I have seen victims of climate disasters in my country. I have seen their tears, I have heard their cries, and I have felt their pain. I have seen mothers cry for their children after being buried by landslides. I have seen families lose their farms, which is the only source of food for their children. In my country Uganda people heavily depend on subsistence farming, and in the case of a climate disaster like flooding or intense drought people’s crops are destroyed. This food scarcity then means people are forced to decide whether they should eat a meal today, and go without tomorrow. It is painful for me to see people suffer so much when they are hit by climate disasters, especially women who prepare food for their families. They do so much, but then can lose everything in a second.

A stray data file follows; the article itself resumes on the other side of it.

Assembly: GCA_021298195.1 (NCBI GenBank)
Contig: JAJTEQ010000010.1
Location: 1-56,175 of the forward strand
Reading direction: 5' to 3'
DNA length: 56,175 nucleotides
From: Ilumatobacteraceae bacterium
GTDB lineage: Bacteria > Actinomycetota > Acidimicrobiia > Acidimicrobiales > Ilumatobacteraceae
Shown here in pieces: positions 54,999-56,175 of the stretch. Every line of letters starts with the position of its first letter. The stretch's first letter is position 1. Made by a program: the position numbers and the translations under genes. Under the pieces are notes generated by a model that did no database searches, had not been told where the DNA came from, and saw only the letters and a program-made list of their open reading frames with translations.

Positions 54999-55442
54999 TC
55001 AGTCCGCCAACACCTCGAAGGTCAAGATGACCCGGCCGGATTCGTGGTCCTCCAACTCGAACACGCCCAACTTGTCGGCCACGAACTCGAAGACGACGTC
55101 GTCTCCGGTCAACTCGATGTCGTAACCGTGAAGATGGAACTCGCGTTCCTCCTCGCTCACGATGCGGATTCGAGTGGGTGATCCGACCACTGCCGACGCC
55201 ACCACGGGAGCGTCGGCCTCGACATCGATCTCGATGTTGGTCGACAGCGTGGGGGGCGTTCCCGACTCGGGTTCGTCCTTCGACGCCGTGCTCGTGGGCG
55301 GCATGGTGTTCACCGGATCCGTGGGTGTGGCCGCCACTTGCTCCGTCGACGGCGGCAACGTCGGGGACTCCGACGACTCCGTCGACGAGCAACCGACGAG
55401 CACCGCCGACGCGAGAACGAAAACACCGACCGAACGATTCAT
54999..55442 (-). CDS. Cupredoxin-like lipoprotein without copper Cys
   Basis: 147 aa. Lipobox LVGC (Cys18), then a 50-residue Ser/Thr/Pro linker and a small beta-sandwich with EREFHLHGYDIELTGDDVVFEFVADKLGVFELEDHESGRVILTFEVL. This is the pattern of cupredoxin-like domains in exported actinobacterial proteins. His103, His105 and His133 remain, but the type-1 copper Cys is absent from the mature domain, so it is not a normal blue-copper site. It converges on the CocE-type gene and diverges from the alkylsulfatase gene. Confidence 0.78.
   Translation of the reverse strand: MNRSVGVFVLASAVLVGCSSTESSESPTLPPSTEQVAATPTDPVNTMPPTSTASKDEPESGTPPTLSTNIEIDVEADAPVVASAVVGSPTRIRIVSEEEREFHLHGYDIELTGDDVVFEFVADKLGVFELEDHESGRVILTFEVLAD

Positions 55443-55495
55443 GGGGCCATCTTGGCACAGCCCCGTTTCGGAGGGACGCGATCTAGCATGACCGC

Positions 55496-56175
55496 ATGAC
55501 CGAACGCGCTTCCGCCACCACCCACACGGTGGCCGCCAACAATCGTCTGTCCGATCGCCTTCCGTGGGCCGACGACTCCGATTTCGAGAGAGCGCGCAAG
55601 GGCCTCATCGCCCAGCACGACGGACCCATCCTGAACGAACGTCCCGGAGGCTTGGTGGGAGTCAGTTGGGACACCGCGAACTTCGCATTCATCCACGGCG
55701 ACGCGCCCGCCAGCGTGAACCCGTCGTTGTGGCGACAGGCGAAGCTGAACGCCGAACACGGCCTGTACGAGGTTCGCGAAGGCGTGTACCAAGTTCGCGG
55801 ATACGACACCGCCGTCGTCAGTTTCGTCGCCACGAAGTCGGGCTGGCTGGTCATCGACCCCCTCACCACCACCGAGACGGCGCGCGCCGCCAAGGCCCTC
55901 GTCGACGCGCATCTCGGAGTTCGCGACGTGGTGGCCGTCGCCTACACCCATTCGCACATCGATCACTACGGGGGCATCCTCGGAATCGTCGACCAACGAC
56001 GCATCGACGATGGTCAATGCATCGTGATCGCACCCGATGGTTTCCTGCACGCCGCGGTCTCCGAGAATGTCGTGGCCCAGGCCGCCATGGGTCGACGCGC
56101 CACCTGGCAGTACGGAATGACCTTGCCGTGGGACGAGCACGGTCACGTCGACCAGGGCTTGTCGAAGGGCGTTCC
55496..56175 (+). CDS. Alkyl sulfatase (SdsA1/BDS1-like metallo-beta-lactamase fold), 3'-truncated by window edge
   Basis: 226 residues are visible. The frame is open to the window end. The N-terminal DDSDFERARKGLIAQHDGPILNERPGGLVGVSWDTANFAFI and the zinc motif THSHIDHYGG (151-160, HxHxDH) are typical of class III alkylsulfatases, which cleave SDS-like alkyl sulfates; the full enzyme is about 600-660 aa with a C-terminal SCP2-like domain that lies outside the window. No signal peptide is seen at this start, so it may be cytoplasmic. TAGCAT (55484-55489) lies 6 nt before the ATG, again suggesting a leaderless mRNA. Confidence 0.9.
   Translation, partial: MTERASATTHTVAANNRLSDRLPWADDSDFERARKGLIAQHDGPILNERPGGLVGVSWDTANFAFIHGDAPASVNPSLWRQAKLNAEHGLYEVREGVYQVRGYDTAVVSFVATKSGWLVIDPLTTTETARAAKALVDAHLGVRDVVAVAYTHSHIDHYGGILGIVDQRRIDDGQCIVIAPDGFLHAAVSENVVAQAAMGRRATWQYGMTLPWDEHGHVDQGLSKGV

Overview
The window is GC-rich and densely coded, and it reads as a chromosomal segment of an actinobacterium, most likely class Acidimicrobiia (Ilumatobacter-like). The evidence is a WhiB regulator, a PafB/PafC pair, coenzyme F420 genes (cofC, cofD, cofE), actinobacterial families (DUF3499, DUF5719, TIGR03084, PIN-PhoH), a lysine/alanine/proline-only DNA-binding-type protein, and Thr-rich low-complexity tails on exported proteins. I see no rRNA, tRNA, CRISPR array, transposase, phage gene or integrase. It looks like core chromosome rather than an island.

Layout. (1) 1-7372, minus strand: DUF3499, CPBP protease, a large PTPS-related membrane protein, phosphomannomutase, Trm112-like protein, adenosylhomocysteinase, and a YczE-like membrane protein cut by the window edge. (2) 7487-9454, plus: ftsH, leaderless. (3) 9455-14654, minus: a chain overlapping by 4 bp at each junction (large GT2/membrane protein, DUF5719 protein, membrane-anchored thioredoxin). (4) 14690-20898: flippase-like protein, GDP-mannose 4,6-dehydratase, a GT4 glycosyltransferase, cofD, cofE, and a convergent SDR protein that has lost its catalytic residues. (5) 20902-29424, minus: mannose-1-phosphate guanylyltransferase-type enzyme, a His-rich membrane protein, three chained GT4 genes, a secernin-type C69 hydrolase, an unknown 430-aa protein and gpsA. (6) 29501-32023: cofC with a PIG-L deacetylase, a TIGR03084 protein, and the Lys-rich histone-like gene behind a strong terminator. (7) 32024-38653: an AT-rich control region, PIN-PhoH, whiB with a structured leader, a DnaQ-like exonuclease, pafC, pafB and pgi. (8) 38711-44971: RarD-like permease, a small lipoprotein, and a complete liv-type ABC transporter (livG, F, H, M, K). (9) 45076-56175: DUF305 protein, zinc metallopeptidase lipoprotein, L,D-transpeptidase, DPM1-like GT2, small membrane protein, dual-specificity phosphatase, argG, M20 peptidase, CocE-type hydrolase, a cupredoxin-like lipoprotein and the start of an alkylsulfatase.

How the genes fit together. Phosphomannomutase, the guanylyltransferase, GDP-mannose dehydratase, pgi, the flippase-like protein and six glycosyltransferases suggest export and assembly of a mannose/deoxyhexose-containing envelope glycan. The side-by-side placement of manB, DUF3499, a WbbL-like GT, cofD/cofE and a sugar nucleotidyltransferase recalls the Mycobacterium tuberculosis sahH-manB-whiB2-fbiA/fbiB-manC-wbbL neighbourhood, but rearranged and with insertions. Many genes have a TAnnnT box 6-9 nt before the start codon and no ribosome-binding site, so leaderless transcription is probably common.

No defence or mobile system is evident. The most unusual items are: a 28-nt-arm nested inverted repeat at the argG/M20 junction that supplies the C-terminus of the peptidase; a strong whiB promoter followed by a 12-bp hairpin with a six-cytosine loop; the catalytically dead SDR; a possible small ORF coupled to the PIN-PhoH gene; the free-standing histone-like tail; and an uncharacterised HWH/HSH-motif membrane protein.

It hurts me to see women walk long distances to look for water for their families because of water scarcity in their regions. This is a result of wells drying up, boreholes drying up, because of the intense droughts. It disturbs me to listen to stories about families that have had to migrate for a better life to the cities, but then they only reach the slums. Or they are sent to the streets to beg. It is frustrating to know that a child might not go to school because of a hungry stomach. It is this that motivated me to become a climate activist. I really wanted to find a way to help these people and change their lives. I may be able to have food for myself, but not everyone does.